Shoppers kicked off the holiday season with a bang. A record 200 million people visited stores and searched websites from Thanksgiving Day through Cyber Monday1. That’s an all-time high, and it wasn’t just foot traffic. The total amount spent also broke records, increasing 7.5% from last year.
For the first time in two years, growth is coming from increased demand, not just higher prices2,6. The average consumer is expected to spend $1,652 on the holidays this year, a 14% increase from last year3.
No matter how the data is sliced and diced, Americans keep spending, and that’s surprised a lot of economists and investors who expected a weaker start to holiday shopping. In fact, given all the headwinds facing consumers, many are even asking where the money is coming from.
Three reasons likely explain this trend. First, the job market remains strong. Despite stories of layoffs, there are still 1.6 jobs for every person looking4. The unemployment rate is 3.9% and drops to 2.2% for workers with a bachelor’s degree or higher4.
Strong job markets lead to higher wages because employers must compete to keep talent. The chart below shows that wages are not only rising, but they’re doing so faster than inflation. Bigger paychecks make consumers more confident and loosen the purse strings.
Second, consumers are sitting on a lot of dry powder. The chart below shows that there is still an estimated $433 billion in excess savings remaining from the 2020-21 stimulus programs5. Although this has fallen since the peak in August 2021, it’s still close to half a trillion of additional cash in bank accounts waiting to be deployed.
Third, the chart below shows that the average credit card interest rate has exploded to an all-time high. This has fueled the popularity of creative financing options like “Buy Now, Pay Later” or BNPL, for short. BNPL lets buyers spread the purchase cost out rather than incur it all at once. Some BNPL plans even offer 0% financing for several years. Retailers like BNPL because it’s cheaper than credit card fees and encourages more spending.
U.S. holiday shoppers spent an estimated $940 million using BNPL services on Cyber Monday, a staggering 43% increase from last year6. Shoppers who used a BNPL service spent $598 on average on Black Friday, versus $452 among those who didn’t use a deferred payment method7. From November 1st to the 27th, BNPL has driven $8.3 billion, up 17% year-over-year. November is expected to be the biggest month on record for the payment method6.
The bottom line
Consumer spending fuels close to 70% of the U.S. economy. That’s why this time of year matters so much to Wall Street, and while the data so far have been impressive, it’s not perfect. For starters, not everyone is spending more. Wealthy consumers spend the most because they have the most, and this year is no different. But other cohorts appear to be spending less on a relative basis.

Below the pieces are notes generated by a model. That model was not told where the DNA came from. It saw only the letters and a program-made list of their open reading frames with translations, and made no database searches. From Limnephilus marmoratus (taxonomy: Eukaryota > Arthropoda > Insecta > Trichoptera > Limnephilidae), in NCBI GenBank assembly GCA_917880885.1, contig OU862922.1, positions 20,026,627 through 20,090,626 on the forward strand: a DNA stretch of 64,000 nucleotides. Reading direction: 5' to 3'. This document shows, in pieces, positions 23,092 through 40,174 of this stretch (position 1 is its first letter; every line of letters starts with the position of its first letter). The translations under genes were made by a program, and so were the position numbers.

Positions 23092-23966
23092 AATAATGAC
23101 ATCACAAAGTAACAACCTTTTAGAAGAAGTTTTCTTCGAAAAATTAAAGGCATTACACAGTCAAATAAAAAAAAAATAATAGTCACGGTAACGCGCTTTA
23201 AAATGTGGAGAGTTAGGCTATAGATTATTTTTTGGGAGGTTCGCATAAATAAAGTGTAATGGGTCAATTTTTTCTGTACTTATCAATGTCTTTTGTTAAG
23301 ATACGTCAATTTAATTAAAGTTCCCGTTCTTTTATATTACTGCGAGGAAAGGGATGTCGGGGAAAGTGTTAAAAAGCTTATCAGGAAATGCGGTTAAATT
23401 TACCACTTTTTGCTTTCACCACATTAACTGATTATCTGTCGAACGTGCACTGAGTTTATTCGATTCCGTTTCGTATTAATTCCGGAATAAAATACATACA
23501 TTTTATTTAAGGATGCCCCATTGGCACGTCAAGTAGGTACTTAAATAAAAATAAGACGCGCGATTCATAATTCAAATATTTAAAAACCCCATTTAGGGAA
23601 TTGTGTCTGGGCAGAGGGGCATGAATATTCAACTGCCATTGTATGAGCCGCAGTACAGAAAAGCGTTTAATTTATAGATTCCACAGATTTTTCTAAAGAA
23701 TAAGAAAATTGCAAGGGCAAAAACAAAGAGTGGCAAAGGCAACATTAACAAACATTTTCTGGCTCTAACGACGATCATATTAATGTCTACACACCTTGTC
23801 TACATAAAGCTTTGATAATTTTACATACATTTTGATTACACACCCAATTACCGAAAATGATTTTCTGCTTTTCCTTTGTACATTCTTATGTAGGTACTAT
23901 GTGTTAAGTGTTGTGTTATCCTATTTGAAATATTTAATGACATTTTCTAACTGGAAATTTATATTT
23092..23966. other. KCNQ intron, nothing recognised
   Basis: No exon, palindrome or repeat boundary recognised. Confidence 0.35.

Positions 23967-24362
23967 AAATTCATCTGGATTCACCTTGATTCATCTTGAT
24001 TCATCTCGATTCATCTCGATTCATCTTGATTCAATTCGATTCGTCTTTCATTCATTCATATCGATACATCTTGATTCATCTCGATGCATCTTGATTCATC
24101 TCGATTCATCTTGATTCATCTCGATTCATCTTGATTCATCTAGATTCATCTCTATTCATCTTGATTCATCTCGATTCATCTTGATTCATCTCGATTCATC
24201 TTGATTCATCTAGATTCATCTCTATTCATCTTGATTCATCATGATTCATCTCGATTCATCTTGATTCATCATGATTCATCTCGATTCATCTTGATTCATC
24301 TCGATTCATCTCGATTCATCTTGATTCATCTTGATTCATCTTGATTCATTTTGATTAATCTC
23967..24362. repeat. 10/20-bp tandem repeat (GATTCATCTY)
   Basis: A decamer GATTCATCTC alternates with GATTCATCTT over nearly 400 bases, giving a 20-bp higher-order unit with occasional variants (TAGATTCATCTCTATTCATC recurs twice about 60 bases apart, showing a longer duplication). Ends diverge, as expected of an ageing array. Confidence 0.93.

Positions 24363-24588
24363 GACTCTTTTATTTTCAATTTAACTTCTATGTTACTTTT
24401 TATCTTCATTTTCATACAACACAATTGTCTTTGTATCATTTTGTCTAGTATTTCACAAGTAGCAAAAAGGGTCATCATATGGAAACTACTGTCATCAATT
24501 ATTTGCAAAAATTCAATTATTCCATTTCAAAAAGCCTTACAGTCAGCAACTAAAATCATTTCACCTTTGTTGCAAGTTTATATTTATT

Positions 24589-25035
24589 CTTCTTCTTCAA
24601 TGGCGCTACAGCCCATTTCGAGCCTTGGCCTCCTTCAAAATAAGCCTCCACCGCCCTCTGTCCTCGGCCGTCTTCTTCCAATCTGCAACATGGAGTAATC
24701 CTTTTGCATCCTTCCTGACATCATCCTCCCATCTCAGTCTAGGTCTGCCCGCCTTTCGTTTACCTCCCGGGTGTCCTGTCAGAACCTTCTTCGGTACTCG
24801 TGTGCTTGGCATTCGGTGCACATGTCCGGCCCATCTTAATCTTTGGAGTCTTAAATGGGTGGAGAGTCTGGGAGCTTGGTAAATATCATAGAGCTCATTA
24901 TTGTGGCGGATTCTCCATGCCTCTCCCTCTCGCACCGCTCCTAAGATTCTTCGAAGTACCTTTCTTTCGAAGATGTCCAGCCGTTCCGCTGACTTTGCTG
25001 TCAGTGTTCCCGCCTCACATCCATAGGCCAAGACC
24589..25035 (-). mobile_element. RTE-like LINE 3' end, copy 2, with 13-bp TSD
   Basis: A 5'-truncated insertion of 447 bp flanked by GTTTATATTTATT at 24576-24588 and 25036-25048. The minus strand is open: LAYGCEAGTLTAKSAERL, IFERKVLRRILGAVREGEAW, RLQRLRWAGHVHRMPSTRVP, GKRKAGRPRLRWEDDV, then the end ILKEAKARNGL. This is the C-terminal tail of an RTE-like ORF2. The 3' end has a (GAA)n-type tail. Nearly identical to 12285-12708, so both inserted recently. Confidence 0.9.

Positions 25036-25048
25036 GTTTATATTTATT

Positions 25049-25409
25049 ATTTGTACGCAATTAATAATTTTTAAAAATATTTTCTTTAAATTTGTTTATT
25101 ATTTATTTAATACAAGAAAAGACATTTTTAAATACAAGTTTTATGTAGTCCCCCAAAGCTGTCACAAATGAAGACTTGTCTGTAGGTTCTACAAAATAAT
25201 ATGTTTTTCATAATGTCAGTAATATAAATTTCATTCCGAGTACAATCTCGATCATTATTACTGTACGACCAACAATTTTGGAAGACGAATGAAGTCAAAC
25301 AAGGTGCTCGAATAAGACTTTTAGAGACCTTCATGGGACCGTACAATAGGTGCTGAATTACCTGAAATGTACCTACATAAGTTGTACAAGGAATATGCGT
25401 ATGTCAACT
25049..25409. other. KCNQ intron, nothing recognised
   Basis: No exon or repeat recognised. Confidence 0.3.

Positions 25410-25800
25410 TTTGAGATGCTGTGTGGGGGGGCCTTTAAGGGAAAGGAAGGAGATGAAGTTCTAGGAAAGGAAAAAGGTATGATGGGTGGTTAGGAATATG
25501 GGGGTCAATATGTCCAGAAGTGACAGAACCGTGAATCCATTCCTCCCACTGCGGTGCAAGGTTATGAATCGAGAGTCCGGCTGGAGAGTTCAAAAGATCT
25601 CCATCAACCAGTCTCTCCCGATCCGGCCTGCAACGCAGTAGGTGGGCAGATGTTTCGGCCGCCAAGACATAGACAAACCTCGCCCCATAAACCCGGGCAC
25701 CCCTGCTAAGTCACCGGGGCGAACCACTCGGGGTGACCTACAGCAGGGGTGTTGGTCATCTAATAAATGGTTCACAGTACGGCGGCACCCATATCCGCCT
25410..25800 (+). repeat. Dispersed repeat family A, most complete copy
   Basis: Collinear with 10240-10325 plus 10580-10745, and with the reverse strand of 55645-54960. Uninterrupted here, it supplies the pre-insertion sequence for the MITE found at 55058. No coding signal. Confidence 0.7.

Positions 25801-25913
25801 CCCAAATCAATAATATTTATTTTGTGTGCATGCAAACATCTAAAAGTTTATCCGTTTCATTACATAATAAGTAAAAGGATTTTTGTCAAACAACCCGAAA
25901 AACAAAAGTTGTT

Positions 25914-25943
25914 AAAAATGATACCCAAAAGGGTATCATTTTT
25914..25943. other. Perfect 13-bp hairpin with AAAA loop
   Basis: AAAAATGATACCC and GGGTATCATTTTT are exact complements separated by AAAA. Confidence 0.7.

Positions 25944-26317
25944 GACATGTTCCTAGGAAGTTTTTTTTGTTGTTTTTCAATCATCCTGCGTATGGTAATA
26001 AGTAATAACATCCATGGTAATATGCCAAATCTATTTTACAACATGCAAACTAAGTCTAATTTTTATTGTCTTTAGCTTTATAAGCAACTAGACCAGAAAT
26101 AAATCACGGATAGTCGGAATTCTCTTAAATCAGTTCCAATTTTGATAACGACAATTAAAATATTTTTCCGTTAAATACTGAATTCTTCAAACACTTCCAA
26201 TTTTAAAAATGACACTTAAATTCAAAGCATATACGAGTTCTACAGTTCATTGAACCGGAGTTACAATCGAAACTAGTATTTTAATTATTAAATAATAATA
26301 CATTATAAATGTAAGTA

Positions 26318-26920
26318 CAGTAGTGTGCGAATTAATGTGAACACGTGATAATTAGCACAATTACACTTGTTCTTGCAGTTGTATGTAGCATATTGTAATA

Furthermore, the data also suggest that demand correlates more with the discount size rather than specific categories like apparel or electronics. Meaning, consumers are chasing the best deals more than popular discretionary items like Furbies and Beanie Babies.
Lastly, consumers may have used Black Friday and Cyber Monday more for delayed necessities and less for discretionary purchases than in the past. For example, if a dishwasher broke last summer, the owner may have waited until the holidays for a better price. If so, some of this spending may be robbing Peter to pay Paul.
Add it all up, and consumers have money to spend. Some trends, like a strong job market, are good, while others, like rising credit card default rates, are bad. But the net result is undoubtedly fueling economic growth. For example, the chart below shows that S&P 500 operating earnings per share are now on pace to set a new record high8. Much of this can be attributed to
The bottom line is that investors should never underestimate the ability and willingness of Americans to spend money. This year may prove to be no different.
This material has been prepared for informational purposes only and should not be construed as a solicitation to effect, or attempt to effect, either transactions in securities or the rendering of personalized investment advice. This material is not intended to provide, and should not be relied on for tax, legal, investment, accounting, or other financial advice. You should consult your own tax, legal, financial, and accounting advisors before engaging in any transaction. Asset allocation and diversification do not guarantee a profit or protect against a loss. All references to potential future developments or outcomes are strictly the views and opinions of Richard W. Paul & Associates and in no way promise, guarantee, or seek to predict with any certainty what may or may not occur in various economies and investment markets. Past performance is not necessarily indicative of future performance.